Annotate this Case
2 U.S. 19 (1781)
U.S. Supreme Court
THE RESOLUTION, 2 U.S. 19 (1781)
2 U.S. 19 (Dall.)
Miller, Libellant and Appellant
The Ship Resolution, &c.
Miller, Libellant and Appellant
The Cargo of the Ship Resolution, &c.
Federal Court of Appeals
December Session, 1781
On motion of Wilson, for the Appellants, a rule had been granted in September Session last, to show cause, why there should not be a rehearing in these Appeals: 1st, because the decree had erred in fact; and 2nd. because there had been a discovery of material testimony since it was pronounced: And, it was argued on the 26th December, 1781, by Morris, in support of the rule, and by Serjeant and Wilcocks, in opposition to it.
In support of the rule, it was said, that the re-hearing ought to be allowed, on the principle that humanum est errare; and by analogy to the practice of the Court of Chancery, founded on that principle. It is true, that the interest of the community requires, that there should be an end to controversies; but this must be attended to, consistently with doing justice. A re-hearing of the Chancellor's decree seems, indeed, to be a matter of course, on application, for that purpose, by any two Counsel of respectable character. Bo. Cur. Can. 240. 243. 364. 385. 405. The petition for a re-hearing was filed, as soon as information of the decree was received: There has, therefore, been no laches
in making the application; and even when the Chancellor has made his final decree, the form of petition merely states that he has erred in conscience, as to the facts; and the application is seldom refused. But though the request of Counsel should not, of itself, be deemed sufficient, the discovery of new evidence subsequent to the decree, ought to be admitted, as a foundation for a re-hearing. By this evidence it will appear, that other vessels, though really British, have been fitted out by the same parties, under the same cover; and, of consequence, the inference will be strong that the Resolution was also British property.
In opposition to the rule, it was observed, that the most pernicious consequences would ensue, if a new trial should be granted upon every request, and that the payment of costs will not be a sufficient check; as the advantage of having the property in hand more than compensates that inconvenience. But in answering the causes assigned for a re-hearing, it was contended, that the Law of Chancery did not apply. In Chancery, the suits being new, and the parties liable to surprize, re-hearings are frequently allowed; but in the House of Lords a re-hearing is never allowed. Nor is it consonant with the practice of this Court; though if the Court was itself dissatisfied with the principles of the decree, that would undoubtedly be a satisfactory reason for the measure. Besides, on a re-hearing in Chancery, no new evidence can be introduced; and the petition for a re-hearing must state the reasons at large. 2. Prac. Ch. 450. Ibid. 10. But this application is in the nature of a Bill of review, and must, consequently, state new evidence. Ibid. 40. 452. 3 Black. Com. 451. 3 Atk. 35. 3 P. Wm. 371. 372. Nor is the new evidence, which is assigned as another cause for a re-hearing, admissible: It respects another vessel; and the papers found on board the ship herself must be the ground of acquittal, or condemnation.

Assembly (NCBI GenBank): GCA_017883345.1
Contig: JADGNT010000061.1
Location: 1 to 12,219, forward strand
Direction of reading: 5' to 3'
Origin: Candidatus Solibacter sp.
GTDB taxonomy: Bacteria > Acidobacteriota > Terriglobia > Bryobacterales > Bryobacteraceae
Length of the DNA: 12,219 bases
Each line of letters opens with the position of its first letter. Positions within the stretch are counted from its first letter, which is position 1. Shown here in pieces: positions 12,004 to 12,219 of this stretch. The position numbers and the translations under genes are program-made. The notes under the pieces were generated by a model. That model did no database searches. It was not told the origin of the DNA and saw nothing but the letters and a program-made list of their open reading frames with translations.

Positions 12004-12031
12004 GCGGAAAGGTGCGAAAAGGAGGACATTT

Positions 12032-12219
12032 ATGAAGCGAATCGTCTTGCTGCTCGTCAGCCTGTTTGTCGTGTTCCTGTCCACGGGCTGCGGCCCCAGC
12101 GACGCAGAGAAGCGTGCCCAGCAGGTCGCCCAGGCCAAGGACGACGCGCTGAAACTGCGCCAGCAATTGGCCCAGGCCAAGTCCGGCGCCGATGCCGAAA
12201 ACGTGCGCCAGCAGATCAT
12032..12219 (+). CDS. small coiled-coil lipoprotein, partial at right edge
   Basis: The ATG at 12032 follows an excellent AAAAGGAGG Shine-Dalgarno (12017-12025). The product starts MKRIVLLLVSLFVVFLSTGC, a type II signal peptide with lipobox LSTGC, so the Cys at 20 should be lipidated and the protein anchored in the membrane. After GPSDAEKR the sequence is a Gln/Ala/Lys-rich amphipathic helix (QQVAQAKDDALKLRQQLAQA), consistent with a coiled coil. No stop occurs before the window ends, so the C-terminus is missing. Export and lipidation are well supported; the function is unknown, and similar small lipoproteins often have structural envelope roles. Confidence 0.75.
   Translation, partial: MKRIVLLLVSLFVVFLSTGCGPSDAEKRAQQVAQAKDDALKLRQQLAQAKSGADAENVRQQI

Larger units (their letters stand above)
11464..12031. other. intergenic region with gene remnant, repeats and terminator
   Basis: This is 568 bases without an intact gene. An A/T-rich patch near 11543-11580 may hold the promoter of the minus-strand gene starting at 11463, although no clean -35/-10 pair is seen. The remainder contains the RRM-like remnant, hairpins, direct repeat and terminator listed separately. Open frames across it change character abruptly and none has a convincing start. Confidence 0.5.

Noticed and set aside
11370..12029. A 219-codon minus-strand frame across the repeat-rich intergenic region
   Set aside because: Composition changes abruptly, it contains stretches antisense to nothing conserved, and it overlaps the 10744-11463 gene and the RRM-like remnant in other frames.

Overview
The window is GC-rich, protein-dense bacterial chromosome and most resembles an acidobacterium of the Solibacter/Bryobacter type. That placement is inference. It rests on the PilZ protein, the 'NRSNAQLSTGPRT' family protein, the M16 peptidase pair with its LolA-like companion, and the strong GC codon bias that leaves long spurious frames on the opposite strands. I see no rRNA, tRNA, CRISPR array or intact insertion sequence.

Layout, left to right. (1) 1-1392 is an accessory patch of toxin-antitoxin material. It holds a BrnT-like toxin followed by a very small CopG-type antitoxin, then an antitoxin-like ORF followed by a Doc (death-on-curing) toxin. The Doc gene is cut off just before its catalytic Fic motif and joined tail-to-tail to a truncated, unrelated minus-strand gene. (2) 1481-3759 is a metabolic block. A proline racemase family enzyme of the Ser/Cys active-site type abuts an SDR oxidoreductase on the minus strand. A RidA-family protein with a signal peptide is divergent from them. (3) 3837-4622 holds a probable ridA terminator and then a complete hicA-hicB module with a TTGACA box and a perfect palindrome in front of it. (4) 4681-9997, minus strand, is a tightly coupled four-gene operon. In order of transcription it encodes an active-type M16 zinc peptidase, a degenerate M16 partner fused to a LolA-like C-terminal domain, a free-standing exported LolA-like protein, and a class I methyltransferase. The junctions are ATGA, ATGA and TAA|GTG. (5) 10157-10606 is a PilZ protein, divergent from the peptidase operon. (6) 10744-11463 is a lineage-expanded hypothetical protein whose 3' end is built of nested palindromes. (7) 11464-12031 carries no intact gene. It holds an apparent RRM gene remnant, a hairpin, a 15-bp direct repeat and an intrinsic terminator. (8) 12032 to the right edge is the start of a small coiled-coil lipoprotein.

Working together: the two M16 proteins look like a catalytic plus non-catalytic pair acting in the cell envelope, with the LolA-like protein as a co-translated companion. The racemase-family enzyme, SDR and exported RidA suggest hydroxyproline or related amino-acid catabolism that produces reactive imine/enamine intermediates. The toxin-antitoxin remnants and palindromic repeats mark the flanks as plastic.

By the Court: As the original decree has not been carried into execution, we think it proper, under the peculiar circumstances of the present case, to allow a re-hearing. But this is not to be drawn into precedent; nor is any point previously determined, to be brought again into litigation, unless the state of the facts respecting it shall be altered by the new evidence.
The causes were, accordingly, argued for several successive days; and on the 24th of January 1782, the following revisionary decree (altering the suspended decree only as to a part of the cargo) was delivered by William Paca, and Cyrus Griffin, the presiding Commissioners.
By the Court. We have considered the new evidence [2 U.S. 19, 21]